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This question comes from Samantha of San Francisco, CA.
Question: What non-actor employees besides the production and stage managers go on tour with the casts? Being that there are a lot of people offstage who make a show work (dressers, props masters, hair, lighting, PR, and other admin), which positions travel with the company and which are employed locally in each city on the tour? Answer: Here's a list of personnel for each of The Lion King's two national tours, courtesy of a spokesperson for the tour:
Eight administrative people - six traveling (two company managers, four production stage managers), two people who work in the Disney Theatricals main office (one national press representative, one booking manager) Total: 143
So how do all these people get from place to place? "It's just a matter of being hyper-organized," says Frank Lott, company manager of The Lion King's "Cheetah" tour (the other one is the "Gazelle" tour). "I'm a list maker." The tour marks Lott's sixteenth Broadway show or Broadway touring show as a company manager.
At each tour stop, the theatre typically has its own tech director and department heads who all get hired for The Lion King's run. For the rest of the crew, the tour sends the local stagehands union what's called a "yellow card," which lists the jobs it needs, and the union determines who gets the jobs (it's often based on seniority).
The musicians work in the same way — the tour tells the local union what it needs, the union determines who gets hired, and the musicians receive the score ahead of time to practice.
Lott notes that some Broadway shows might travel with only one, two or three musicians, while hiring the rest locally. The Lion King needs more because "several of the musicians that we employ are highly specialized," Lott says. "A great part of the score is African rhythms and African music. Our flute player plays, I believe, 16 flutes. If we were to send a flautist in Toledo and say 'We'd like you to pay 16 different pan flutes,' he would be lost."
By contract, with the stagehands, Lott says, The Lion King's ratio of traveling personnel to local personnel is more typical. The crew that travels with the show knows the show's quirks, while the locals know the ins and outs of the theatre. "It's an age-old arrangement that works very well," Lott says.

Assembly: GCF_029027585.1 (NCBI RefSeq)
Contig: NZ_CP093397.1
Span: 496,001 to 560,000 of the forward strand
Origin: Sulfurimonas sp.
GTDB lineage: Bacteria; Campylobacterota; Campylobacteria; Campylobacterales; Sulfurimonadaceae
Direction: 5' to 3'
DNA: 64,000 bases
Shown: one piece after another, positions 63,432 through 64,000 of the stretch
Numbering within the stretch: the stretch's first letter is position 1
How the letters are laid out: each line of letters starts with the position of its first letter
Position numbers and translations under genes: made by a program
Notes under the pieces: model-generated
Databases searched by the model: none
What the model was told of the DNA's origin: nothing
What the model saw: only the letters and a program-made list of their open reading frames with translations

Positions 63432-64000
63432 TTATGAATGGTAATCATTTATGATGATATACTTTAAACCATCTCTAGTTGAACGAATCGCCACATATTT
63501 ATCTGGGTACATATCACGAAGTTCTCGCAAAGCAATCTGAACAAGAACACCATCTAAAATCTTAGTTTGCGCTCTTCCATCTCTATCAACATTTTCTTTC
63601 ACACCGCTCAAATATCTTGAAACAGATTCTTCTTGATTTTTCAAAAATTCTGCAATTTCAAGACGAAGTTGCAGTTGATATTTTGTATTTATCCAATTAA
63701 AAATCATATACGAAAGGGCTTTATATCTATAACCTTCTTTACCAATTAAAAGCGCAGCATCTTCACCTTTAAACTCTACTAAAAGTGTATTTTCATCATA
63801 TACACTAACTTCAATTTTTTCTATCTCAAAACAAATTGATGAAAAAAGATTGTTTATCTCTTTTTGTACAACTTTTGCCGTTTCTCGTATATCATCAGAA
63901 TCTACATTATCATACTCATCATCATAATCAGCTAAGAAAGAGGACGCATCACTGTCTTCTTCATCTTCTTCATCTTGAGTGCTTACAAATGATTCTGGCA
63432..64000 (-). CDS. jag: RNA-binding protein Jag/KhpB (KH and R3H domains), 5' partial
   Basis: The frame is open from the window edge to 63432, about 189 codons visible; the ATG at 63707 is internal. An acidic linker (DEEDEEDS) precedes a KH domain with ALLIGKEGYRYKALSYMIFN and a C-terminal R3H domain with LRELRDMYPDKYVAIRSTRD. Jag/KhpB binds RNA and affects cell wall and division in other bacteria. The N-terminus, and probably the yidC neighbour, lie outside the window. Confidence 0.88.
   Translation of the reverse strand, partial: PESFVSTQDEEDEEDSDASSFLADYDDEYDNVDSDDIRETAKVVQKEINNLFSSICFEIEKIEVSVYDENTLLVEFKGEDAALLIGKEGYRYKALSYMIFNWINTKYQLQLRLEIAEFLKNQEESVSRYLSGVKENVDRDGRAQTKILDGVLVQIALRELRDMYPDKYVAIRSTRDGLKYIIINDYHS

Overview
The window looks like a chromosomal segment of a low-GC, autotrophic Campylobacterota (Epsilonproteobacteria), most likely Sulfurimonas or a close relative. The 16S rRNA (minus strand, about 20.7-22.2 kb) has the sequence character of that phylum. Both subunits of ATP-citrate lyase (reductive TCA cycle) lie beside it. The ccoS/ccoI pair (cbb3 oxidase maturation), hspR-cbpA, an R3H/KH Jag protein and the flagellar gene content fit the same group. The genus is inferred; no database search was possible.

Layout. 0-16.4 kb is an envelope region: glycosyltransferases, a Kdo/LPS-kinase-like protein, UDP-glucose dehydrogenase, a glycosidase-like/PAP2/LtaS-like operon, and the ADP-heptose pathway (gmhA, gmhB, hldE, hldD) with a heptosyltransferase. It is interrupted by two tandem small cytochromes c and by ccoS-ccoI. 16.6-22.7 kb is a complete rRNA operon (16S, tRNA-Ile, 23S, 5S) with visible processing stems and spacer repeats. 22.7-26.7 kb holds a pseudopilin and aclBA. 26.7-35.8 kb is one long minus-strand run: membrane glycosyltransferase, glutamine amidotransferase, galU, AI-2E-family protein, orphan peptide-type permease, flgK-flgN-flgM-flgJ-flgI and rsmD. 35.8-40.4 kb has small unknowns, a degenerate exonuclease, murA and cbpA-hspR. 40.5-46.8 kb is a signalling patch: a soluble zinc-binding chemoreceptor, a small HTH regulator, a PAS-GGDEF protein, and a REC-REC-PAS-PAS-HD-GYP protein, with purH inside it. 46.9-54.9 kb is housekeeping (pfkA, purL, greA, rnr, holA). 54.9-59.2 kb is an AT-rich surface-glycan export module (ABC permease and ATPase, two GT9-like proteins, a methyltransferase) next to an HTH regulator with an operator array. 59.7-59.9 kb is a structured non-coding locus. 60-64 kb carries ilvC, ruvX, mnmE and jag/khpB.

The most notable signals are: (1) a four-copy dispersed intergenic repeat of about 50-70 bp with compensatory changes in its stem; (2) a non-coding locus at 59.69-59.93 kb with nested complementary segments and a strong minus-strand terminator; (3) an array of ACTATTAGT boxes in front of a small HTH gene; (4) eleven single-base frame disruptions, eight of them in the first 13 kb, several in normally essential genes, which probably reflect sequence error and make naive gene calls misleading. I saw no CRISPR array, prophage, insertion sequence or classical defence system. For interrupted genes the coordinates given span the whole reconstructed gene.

Unlike shows that travel to a different city every Monday, The Lion King plants itself in one place for a dozen or so weeks at a time. People who travel with the tour stay in corporate housing apartments or hotels built for long-term stays — something with a kitchen.
The two tours share an extra jump set — a portion of the set that includes the deck of the stage and an electrics package. A week before the Cheetah tour's run ends in City A, the extra jump set starts getting loaded into the theatre in City B. A week later, when the Cheetah tour ends its run in City A, the City A jump set gets packed up and sent to City C, where it gets loaded in in time for the Gazelle tour.
In each city, the run typically closes on a Sunday. That's when the rest of the set, known as the "show to show," gets packed up and shipped, usually via truck. For the Cheetah tour's Hawaii run, which ends Dec. 9, the jump set was sent by boat — it's slower but cheaper — and the show to show was sent by air.
Many company members drive from one city to another in their own cars, Lott says, and get there in a day or two. The rest fly together on Monday. On Wednesday, actors get orientated in the theatre, and the local and traveling musicians rehearse together for the first time. The dress rehearsal typically takes place Thursday during the day, and Thursday night is the first preview. Press opening is on Saturday.
The schedule has been pretty much the same ever since February 2003, when the Cheetah company ended its initial sit-down run in Los Angeles and began touring the country. "It's like clockwork at this point," Lott says.